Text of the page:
But what about “cult” programming? CBC has absolutely none of that. Kenny vs. Spenny does not count here, my friends. Cult shows don’t have to be obscure nerdbait like MST3K, but they have to be unusual and well-done. Because even with too frigging many specialty channels, this country is not doing cult programming anymore. It’s an unplugged hole, essentially.
Ed the Sock: Shitcanned in August ’08. I must be the only invert in the country who actually enjoyed Ed’s (or Ed & Red’s) Night Party. (Actually, they could do a really excellent episode featuring teh Gays.) Tacky, vulgar, or broad in just the right way. Anybody remember Ed the Sock’s interviews with rock stars on Much? Snappy, combative, lots of verve. Hugh Dillon nearly walked off the set one time.
Kath & Kim: A reason for living unto itself, my heart sank when I saw the online trailer for the American homogenization of this Australian treasure.
We channel-surfed into it on Showcase a couple of years ago and I nearly lost my shit. It was the highlight of my week for what little time it lasted.
Yes, those are Australian captions
Posh Nosh: Shockingly brilliant ten-minute cooking segments from an upper-class couple anchored by a pluperfect Richard E. Grant (who is, incidentally, Swazi, not British). “Next week on Posh Nosh, we’ll be disabling a partridge in its own jus.” (Videos.)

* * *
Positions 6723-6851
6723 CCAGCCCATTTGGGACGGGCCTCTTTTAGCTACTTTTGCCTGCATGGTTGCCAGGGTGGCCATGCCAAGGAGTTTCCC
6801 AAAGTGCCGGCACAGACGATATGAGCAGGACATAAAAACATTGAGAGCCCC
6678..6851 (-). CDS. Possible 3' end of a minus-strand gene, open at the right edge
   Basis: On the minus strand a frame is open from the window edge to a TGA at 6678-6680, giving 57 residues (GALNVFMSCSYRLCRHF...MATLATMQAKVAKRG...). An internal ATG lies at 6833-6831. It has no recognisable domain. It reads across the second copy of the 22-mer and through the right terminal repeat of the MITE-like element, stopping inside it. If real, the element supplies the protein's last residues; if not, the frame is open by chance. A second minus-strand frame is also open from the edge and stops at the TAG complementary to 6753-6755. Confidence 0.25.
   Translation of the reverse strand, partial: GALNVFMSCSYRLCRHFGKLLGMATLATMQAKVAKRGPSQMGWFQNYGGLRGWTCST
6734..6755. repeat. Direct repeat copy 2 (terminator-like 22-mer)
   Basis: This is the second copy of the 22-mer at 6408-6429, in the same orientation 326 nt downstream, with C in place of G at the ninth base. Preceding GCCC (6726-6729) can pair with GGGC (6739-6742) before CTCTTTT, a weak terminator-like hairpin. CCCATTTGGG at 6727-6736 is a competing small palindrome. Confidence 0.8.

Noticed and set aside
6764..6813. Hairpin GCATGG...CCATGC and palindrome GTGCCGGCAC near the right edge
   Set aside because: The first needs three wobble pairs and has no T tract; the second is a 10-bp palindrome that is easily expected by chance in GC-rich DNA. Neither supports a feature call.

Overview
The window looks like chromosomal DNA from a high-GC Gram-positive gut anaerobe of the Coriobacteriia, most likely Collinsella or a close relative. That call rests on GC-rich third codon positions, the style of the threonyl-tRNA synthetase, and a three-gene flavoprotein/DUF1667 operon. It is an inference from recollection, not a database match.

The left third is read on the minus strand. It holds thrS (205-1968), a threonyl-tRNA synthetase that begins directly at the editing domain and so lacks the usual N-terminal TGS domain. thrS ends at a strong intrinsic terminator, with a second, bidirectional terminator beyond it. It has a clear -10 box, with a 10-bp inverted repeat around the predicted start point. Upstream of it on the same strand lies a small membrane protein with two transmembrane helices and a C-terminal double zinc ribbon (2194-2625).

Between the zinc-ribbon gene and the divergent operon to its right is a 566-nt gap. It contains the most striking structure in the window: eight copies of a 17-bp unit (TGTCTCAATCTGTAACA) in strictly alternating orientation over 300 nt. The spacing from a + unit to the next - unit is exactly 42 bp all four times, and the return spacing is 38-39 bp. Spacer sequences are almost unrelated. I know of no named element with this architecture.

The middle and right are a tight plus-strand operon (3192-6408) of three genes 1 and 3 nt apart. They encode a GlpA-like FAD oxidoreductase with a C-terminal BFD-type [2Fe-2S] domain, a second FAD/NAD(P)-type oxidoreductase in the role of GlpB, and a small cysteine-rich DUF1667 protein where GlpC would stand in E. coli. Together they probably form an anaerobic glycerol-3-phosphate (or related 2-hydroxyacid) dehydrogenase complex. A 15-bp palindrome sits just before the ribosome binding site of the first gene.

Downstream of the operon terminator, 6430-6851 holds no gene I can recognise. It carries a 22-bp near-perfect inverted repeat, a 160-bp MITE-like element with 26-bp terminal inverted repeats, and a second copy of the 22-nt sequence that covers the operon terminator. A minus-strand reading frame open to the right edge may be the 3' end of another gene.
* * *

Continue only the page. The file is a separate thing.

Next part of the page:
Backstage Passport: Oh, dear: A documentary series about a Canadian band that nobody in Canada wants to show. Except MusiquePlus. (Quebec does it again!)
one of the four music-related channels in English Canada signed on for Backstage Passport. Of course, it’s really one outlet: MuchMusic, MuchMoreMusic, MTV and MTV2 are all owned by CTV. (Much’s ex-sister station MusiquePlus was sold to Astral Media last year.)
They also own MuchMoreRetro, MuchVibe, and PunchMuch. And MuchLoud (problems), this show’s natural home. (Or IFC.)
“It’s not even money.... They don’t want to put out anything that might offend somebody, [anything] that’s real.... People who work at MTV Canada, they don’t fucking care who we are.”
I contacted a Much/MTV publicist, who E-mailed that they “are looking at it. However, at this time no decision has been made.” But Mike says, “we played it for them. They weren’t interested. Now it’s too late.... MusiquePlus is the last station that’s going to get it.”
So the Corpse can’t get Backstage Passport either. Ed the Sock will need a whole new series. Posh Nosh is unnew, clever, and British – three strikes, even in a post-Tudors environment. Kath & Kim is still on the air and is immediately viable as a replacement for the seriously overplayed Arrested Development in late-night stripping.
If you’re not careful you turn yourself into a PBS member station in Idaho running Fawlty Towers during pledge drives. I know that. I also know you cannot set out to invent cult programming. It’s like setting out to be culturally significant or enduring. But some programming eventually manifests itself as cult. Why can’t we run some of it?
Why can’t CBC be the home of the next Trailer Park Boys?